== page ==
Wednesday, June 25, 2008

newborns and hailstorms

Last night during a rainstorm, Bean Blossom the Angora rabbit kindled a litter of baby bunnies. (Kindle, if you're not familiar with the term, is the rabbit business's word for giving birth to a litter of bunnies and has nothing to do with electronic reading aparati.) This morning, when I went to check on her hutch, there were 8 (possibly more, hard to count right now) little pink bunnies breathing under a pile of soft angora wool. Poor ol' Bean looked half her size. Between the fur she pulled to make a nest for the newborns, and the weight loss from the birth, she was a shadow of the giant fluffy rabbit I knew the day before. But her eyes were bright and as of this morning all of her newborns were alive and well (keeping fingers crossed). In about ten days they'll open their eyes and be covered in a coat of soft fur. In three weeks they'll be hopping around the hutch and ready to be registered, tattooed and sexed. When they are about 8 weeks old they'll be sold to spinning and 4-H homes. I'm really proud of her. This is her first litter ever and she did everything by the book and right on time. I can't wait till they're old enough to show pictures of...

Also, yesterday Ol' Bitch Nature* was one angry broad. A hail storm came and ripped apart the garden. I came home to lettuce and pumpkin leaves shredded. But I think everyone will make a full recovery. The picture above was taken by my neighbor during the hailstorm. All my hens (and Rufus Wainwright) took refuge on the porch to watch the weather turn.

*My little holler to Logsdon there

Sunday, June 22, 2008

important business

Yesterday started, like most Vermont summer Saturdays do, in the Battenkill river. I was standing in my waders out in hip deep water, trying to roll cast to some promising trout holes under a fallen log. I have yet to catch a fish out on the river, but those few hours on Saturday mornings aren't bothered by that. I like the way it feels to feel strong water rush over your hips and be surrounded by the flapping songs of ceder waxwings and scarlet tanagers. I like the sound of the river. The herons stopping by or waving to kayakers that paddle past. There's this whole community on the Battenkill like that - of anglers, paddlers and the occasional tube floater. River people.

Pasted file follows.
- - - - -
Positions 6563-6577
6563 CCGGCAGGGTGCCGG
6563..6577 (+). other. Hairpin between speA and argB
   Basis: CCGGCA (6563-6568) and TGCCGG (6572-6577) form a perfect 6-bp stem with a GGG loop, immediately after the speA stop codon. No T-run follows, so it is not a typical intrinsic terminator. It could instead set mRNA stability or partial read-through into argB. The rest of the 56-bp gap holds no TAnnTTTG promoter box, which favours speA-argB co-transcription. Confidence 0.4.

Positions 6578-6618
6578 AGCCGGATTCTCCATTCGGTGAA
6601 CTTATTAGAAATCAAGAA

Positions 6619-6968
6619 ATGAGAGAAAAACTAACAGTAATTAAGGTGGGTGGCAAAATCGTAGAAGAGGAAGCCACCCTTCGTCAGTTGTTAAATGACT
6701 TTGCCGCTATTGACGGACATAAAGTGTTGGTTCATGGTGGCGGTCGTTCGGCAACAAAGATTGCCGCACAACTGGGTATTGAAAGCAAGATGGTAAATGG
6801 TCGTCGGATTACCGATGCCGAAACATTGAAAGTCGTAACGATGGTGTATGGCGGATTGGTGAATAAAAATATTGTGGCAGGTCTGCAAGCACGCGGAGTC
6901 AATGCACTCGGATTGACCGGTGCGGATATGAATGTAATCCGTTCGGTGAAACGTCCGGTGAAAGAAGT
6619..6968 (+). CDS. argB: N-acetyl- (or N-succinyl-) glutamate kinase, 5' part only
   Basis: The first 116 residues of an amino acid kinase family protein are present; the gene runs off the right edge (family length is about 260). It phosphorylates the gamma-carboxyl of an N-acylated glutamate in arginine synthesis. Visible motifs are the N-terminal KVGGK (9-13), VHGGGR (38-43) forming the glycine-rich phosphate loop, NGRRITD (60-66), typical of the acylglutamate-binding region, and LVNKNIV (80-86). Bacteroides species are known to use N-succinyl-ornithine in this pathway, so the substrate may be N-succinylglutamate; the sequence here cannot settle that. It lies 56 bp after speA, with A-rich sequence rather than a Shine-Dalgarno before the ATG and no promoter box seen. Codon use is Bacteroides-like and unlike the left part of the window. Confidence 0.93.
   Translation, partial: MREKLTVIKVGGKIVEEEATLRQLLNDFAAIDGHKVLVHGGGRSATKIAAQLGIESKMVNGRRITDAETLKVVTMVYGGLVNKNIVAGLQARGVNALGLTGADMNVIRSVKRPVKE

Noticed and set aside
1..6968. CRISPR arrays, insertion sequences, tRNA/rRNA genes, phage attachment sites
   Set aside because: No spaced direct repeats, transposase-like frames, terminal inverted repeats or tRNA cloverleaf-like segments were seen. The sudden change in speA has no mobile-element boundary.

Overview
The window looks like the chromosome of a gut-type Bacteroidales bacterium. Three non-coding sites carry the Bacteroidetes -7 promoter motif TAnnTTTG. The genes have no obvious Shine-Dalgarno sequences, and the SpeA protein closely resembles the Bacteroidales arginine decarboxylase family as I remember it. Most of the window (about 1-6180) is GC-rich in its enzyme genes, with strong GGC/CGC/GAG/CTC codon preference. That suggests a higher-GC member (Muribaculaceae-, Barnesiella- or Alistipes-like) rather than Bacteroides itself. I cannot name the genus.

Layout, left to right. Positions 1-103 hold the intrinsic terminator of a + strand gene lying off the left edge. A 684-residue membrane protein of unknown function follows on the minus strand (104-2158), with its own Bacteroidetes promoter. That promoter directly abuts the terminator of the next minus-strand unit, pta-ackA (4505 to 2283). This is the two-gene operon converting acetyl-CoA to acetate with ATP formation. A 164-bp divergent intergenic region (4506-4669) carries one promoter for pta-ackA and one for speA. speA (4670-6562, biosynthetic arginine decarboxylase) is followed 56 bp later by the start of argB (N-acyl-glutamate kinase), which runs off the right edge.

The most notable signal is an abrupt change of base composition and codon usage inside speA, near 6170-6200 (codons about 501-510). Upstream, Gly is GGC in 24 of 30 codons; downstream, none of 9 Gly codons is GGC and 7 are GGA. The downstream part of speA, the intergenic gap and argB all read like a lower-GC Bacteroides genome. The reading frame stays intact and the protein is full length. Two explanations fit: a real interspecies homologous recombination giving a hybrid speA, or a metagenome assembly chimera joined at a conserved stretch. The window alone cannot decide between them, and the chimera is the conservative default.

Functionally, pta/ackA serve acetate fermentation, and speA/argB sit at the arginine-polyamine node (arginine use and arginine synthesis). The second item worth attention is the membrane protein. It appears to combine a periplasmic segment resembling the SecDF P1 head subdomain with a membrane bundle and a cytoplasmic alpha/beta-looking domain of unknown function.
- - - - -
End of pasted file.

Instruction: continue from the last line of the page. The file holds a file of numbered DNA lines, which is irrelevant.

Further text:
This morning I wasn't in the river. I slept in, and then after morning dog-time I walked over to the coop. Inside Cyrus and Saro (my goslings, who are now as large as the rooster) were chasing the hens around the coop. Great. That's what I need, stressed-out birds that won't lay for a whole day because of some smart ass posturing geese.

I shooed the pair outside with the duck into their special waterfowl hotel next door and went about the business of scooping grains, pouring fresh drinking water and letting the hens into their outside pen. Within moments I heard the "kaPlop" of a fat gosling jumping into the metal tub to swim and clean off his chest feathers from the night on hay. The hens were cooing happily with their scratch grains in their beaks. Rufus Wainwright crowed a mighty crow. All seemed back to relative calm when I turned to the garden.

The gardens are looking good, with a few exceptions. My onions and eggplants seem to be drooping and not growing much at all compared to the other vegetables. But they are the only crappers. Other veggies are going gangbusters. The snap peas, lettuce, and broccoli are all ready to harvest - and harvest I have. I've already enjoyed stir-fries, quiche, and salads from their spoils. The pumpkins and watermellons seem to be vining just fine. The corn is knee-high. The zuccs have big fat orange flowers. Life rolls.

But now I'm back inside, and the way the rain's been coming down, looks like I'll be in most of the day. It's thundering and the coffee's hot. So I'm going to get back to the very important business of doing nothing. Y'all have a fine Sunday. Don't pull anything.